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From the viewpoint of the national economy Accessibility


10 August 2013 01:56 am - 0     - {{hitsCtrl.values.hits}}


Opens businesses, maximises potential and enhances profits

For businesses to grow and achieve maximum potential, their customer base also needs to grow. No business organisation, large or small, can afford to leave out anybody who is a potential customer.
Already an estimated 25% of Sri Lanka’s population, more throughout the world, find their movements much restricted as a result of various debilitating conditions, including short-term injuries or chronic ailments - such as a broken leg or asthma. Often they are even not apparent as with arthritis, vertigo and back pain.

In such inevitable circumstances, the quality of life depends on how safe and enabling are the man-made facilities, these people in particular and all of us in general, need to use in day-to-day life.
Furthermore, as the Baby-Boomer generation begins to retire into its travel years, accessible tourism for all is an overlooked growing niche.

Injurious beliefs

Business leaders often associate disability with wheelchairs and think that access is about entrances or ramps and grab bars. They fail to get the right guidance from accessibility experts, foolishly believing that the cost of compliance is prohibitive.
There are several low cost measures that can significantly improve accessibility. It is an investment, not expenditure, to take steps to ensure the physical environment welcomes people - rather than deterring or marginalising them - regardless of their degree of ability, mobility in particular.

Physical obstacles to access send an unintended message of unwelcome. It is not good business to alienate clientele in that way. Besides avoiding your establishment, they communicate their dissatisfaction to others.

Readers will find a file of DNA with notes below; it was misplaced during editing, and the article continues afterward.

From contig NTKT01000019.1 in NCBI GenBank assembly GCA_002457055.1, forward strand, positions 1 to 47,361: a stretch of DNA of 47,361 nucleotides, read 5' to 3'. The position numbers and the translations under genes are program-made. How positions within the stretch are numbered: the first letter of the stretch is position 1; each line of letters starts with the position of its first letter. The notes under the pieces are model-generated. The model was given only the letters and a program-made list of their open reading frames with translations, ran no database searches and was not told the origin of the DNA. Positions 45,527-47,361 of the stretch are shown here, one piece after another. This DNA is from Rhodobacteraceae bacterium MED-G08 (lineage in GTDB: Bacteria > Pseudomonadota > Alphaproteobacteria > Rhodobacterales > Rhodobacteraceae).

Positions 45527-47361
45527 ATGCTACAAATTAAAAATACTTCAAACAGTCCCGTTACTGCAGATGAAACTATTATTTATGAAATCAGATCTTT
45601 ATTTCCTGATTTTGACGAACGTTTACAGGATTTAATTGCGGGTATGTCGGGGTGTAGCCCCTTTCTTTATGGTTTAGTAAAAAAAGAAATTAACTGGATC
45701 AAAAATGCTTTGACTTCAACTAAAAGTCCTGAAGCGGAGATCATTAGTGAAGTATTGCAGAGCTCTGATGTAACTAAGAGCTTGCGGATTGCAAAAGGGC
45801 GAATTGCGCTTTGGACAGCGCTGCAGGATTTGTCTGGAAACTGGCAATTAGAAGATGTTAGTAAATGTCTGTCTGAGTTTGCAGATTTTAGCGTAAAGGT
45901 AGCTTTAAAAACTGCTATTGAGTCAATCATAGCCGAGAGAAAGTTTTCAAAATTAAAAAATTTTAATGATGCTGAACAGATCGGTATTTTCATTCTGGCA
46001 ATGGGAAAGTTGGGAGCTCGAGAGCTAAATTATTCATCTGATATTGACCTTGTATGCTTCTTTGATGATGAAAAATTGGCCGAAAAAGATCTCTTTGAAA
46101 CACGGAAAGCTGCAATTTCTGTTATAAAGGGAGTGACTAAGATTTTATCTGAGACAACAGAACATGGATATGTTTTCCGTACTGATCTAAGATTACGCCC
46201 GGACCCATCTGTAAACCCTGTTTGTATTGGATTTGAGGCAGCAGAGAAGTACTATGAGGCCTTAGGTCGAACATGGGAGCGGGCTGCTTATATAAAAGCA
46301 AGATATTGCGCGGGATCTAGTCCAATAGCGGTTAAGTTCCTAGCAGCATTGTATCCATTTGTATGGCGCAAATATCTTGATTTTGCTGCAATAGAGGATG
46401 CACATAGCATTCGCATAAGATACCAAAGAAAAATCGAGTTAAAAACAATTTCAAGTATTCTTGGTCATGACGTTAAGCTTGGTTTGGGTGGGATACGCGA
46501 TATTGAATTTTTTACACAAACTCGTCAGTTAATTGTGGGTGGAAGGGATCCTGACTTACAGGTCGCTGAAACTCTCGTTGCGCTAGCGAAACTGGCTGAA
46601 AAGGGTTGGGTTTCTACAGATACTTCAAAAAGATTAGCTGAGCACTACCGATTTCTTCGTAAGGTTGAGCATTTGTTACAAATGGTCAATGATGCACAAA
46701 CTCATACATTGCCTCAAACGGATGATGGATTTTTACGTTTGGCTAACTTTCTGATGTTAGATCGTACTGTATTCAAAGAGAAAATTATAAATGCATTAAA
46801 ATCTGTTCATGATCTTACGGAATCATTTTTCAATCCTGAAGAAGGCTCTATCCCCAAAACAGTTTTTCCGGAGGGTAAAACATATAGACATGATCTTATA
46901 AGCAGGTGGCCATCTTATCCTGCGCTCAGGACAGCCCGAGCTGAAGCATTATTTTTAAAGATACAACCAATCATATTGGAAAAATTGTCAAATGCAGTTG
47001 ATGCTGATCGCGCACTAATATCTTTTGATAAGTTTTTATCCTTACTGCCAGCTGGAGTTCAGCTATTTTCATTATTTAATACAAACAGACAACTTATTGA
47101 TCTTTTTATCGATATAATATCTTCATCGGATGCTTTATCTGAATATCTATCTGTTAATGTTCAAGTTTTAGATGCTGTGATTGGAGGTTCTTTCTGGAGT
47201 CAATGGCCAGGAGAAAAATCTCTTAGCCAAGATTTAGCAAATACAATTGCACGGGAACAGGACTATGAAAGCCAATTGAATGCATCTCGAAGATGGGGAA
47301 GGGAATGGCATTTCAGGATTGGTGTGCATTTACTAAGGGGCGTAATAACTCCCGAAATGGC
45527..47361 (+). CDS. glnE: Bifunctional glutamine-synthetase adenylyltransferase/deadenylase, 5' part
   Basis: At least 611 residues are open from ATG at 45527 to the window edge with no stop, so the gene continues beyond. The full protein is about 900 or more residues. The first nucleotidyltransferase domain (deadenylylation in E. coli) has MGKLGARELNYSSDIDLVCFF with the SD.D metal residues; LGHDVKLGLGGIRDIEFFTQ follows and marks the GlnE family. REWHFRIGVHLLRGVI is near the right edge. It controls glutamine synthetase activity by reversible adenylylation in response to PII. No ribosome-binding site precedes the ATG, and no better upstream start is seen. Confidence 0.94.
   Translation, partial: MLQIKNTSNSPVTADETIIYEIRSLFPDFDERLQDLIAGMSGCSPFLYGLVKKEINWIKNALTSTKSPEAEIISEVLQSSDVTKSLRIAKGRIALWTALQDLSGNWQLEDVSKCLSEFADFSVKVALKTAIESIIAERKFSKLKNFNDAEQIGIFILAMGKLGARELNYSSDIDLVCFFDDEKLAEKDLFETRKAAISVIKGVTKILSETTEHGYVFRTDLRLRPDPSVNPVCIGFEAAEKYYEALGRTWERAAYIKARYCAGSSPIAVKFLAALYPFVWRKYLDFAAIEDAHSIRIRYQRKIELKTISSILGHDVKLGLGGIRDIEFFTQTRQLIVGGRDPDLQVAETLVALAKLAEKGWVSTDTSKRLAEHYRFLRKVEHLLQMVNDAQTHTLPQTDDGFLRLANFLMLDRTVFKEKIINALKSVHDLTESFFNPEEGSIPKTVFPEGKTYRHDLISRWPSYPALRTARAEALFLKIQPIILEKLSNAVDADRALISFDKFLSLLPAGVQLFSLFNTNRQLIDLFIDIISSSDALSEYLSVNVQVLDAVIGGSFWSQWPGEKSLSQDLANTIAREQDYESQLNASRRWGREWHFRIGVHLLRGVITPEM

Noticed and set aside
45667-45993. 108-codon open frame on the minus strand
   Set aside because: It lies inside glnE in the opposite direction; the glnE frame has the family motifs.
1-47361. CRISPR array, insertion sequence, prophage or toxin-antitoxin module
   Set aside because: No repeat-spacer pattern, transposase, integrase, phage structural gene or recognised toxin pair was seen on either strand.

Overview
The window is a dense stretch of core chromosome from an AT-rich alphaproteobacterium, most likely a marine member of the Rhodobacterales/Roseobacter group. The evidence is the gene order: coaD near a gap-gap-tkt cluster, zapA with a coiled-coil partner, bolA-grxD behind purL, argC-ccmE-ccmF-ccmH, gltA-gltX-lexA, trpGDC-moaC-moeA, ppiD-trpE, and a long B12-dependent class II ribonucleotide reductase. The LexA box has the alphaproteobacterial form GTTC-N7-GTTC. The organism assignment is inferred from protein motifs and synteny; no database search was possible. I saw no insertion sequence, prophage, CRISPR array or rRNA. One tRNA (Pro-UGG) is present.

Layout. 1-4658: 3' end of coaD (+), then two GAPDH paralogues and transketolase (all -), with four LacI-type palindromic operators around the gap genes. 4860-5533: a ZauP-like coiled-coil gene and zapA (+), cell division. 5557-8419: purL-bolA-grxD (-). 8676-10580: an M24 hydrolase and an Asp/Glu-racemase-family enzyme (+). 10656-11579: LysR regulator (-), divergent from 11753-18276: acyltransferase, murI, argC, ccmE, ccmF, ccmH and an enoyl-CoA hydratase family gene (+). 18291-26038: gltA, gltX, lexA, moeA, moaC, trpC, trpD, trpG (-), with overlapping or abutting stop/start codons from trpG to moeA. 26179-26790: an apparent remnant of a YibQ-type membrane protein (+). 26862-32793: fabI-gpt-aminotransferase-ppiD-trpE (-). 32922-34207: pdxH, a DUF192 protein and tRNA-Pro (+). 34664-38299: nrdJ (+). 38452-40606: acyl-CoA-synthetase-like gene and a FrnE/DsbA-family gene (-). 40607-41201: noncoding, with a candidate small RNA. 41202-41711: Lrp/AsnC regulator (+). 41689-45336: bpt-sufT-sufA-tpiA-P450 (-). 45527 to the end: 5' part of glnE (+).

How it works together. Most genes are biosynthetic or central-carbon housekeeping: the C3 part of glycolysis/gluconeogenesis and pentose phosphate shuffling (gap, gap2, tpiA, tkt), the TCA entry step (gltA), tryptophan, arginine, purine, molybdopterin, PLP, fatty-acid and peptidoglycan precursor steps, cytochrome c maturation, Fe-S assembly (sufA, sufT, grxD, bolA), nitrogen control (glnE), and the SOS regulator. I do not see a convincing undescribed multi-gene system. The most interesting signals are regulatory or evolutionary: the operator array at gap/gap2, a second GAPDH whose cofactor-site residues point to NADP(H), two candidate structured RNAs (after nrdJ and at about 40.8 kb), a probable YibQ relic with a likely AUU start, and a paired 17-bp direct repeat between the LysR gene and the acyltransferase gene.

Many local hotels are now pricing out of the market with rates running much higher than those of competitive destinations like Malaysia, Thailand and even the Maldives.

But the most disturbing news is that, as revealed recently by Investment Promotions Minister Lakshman Yapa Abeywardene, in spite of over-charging there is no real improvement with regard to essential facilities, attitudes, genuine customer care and services at most hotels.
Although new hotels are under construction and several existing hotels are being refurbished and expanded, the audits I have performed confirm that essential facilities, especially with toilets and washing, STILL, fail to comply with basic international standards and thereby pose unwanted safety hazards and even exclude high spending groups from increasing in size.

It is a tragedy that even hotels, resorts and hospitals that promote alternative and integrated medical treatment, and that too at high prices, are given licence to function without essential facilities at premises complying with accessibility and safety standards, especially at toilets or washrooms where patients are most vulnerable.

New lucrative profit for Sri Lanka

Senior citizens, those convalescing and wheelchair users often go out with friends, family or carers, which brings additional revenue.